Sunday marks the 75th Anniversary of the U.S. Air Force. Established by the Department of Defense on September 18, 1947, the Air Force has played a critical role in our national defense and has also become integral to American air superiority with its fighter jets, bombers, and advanced technologies that will shape the battlefields to come.
In honor of the Air Force’s anniversary, today’s WatchBlog post looks at how the Air Force maintains that air superiority, including incorporating leading technologies, and our work on the challenges it could face in these efforts.
Equipment maintenance and modern aircraft challenges
The Air Force spends tens of billions of dollars annually to maintain its weapon systems and ensure they are available to support today’s military operations and maintain the capability to meet future defense requirements.
The Air Force is built around an aerial fleet of fighter jets, bombers, refueling tankers, command and control aircraft, among others. But in a June report, we found that the Air Force has struggled for years to maintain its aging fleet because of lack of parts, maintenance delays, and other problems. In fiscal year 2021, only two of 22 Air Force aircraft met internal mission readiness goals.
To help the Air Force address these issues, which impact national defense, we have identified trends in costs and some of the cost drivers—such as the size of their fleets and particular challenges associated with each aircraft.
We also found that the Air Force's efforts to maintain its fleet could be aided by further development of plans to address maintenance needs, including the risks of delaying maintenance and challenges in addressing needs quickly. Moreover, having a plan would provide Congress with a better understanding of current sustainment challenges, and what the Air Force needs to do in an effort to prevent further complications.
The F-35 fighter jet is here, but faces challenges
To help replace older aircraft and provide advanced capabilities, the F-35 was introduced as the newest fighter jet for the Air Force, Navy, and Marines Corps. It is one of the most modern weapons systems in the world, with stealth capabilities, advanced sensors, and computer network technologies, such as its Autonomic Logistics Information System.
But this technology comes with a hefty price tag. The F-35 is one of the most expensive aircraft for the Department of Defense (DOD) to sustain. We found that the estimated F-35 life-cycle sustainment costs since 2012 have increased steadily from $1.11 trillion to $1.27 trillion, despite current efforts to reduce existing sustainment costs.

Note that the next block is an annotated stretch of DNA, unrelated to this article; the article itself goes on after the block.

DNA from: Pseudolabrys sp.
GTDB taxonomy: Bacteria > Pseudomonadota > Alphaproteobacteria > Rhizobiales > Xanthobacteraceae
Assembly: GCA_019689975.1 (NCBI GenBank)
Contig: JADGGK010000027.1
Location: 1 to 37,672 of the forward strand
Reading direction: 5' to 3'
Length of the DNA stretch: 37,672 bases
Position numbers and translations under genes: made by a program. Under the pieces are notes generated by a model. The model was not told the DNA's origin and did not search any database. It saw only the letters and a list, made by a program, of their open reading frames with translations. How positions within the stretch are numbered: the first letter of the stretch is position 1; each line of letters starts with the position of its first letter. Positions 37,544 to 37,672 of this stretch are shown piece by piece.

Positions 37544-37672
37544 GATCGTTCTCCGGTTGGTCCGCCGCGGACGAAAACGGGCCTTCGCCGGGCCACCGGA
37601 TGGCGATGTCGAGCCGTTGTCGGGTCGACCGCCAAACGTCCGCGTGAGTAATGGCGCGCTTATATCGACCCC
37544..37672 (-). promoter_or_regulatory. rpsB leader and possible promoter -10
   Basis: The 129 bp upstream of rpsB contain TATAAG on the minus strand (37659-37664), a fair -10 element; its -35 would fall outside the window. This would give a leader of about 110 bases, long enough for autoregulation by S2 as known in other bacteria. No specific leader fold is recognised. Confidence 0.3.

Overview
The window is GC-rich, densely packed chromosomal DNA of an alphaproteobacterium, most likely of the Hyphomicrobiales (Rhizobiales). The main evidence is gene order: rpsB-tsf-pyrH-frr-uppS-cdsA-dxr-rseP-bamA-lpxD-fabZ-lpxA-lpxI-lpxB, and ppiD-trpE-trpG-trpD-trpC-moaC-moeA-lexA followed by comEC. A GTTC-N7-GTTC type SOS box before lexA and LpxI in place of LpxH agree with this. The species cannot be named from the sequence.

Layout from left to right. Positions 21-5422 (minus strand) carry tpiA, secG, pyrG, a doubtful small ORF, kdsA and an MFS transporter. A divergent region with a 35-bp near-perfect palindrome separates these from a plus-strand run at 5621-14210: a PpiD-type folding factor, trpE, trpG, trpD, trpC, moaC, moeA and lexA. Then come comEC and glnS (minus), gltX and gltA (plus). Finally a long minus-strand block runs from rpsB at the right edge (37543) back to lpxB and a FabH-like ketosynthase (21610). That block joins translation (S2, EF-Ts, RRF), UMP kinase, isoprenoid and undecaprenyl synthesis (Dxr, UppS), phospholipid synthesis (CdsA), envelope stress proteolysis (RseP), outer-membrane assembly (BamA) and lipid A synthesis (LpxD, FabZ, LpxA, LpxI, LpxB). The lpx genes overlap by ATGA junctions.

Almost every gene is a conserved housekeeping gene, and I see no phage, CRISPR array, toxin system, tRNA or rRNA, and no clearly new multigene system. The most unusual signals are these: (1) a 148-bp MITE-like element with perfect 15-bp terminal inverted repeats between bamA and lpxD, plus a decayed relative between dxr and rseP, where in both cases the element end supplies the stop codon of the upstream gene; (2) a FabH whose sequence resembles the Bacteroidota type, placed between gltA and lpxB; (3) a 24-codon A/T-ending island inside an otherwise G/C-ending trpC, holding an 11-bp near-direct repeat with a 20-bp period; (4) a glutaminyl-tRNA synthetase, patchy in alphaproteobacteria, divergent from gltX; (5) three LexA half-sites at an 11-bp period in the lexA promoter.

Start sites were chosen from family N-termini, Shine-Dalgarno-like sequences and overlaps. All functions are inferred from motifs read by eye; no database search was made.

The military services collectively face tens of billions of dollars in sustainment costs that they project will be unaffordable. For example, the Air Force needs to reduce estimated annual per-plane costs by $3.7 million (47%) by 2036, or costs in that year alone will be $4.4 billion more than it can afford.
GAO suggested that Congress, among other things, consider making future F-35 aircraft procurement decisions contingent on DOD’s progress in making the F-35 more affordable. In the National Defense Authorization Act for Fiscal Year 2022, Congress took steps to limit the quantity of F-35s procured by the military services beginning in fiscal year 2029 based on their ability to achieve affordability cost targets.
In April, we testified before Congress that the F-35 fleet's average mission capable rate—the percentage of time during which the F-35s can fly and perform at least one mission—were well below program goals. One major reason is that an increasing number of F-35s have not been able to fly because they don't have a working engine. We recommended that DOD should make changes to its F-35 engine sustainment strategy. In addition, we identified numerous uncertainties facing the future of F-35 sustainment that DOD must grapple with in the coming years.
The flight path forward
The Air Force faces difficult decisions regarding how best to address continuing operational demands while preparing for future challenges. An important aspect of this is determining an appropriate balance between maintaining and upgrading and procuring weapon system platforms.
As it plans for the future, the Air Force will need to balance sustaining its existing force with its desire to grow and modernize. We have made recommendations related to readiness, force structure, sustainment and weapon system development, and procurement to the Air Force. DOD and the Air Force have agreed with and implemented some of these recommendations. Continued attention to these recommendations can assist and guide the Air Force moving forward for its next 75 years.
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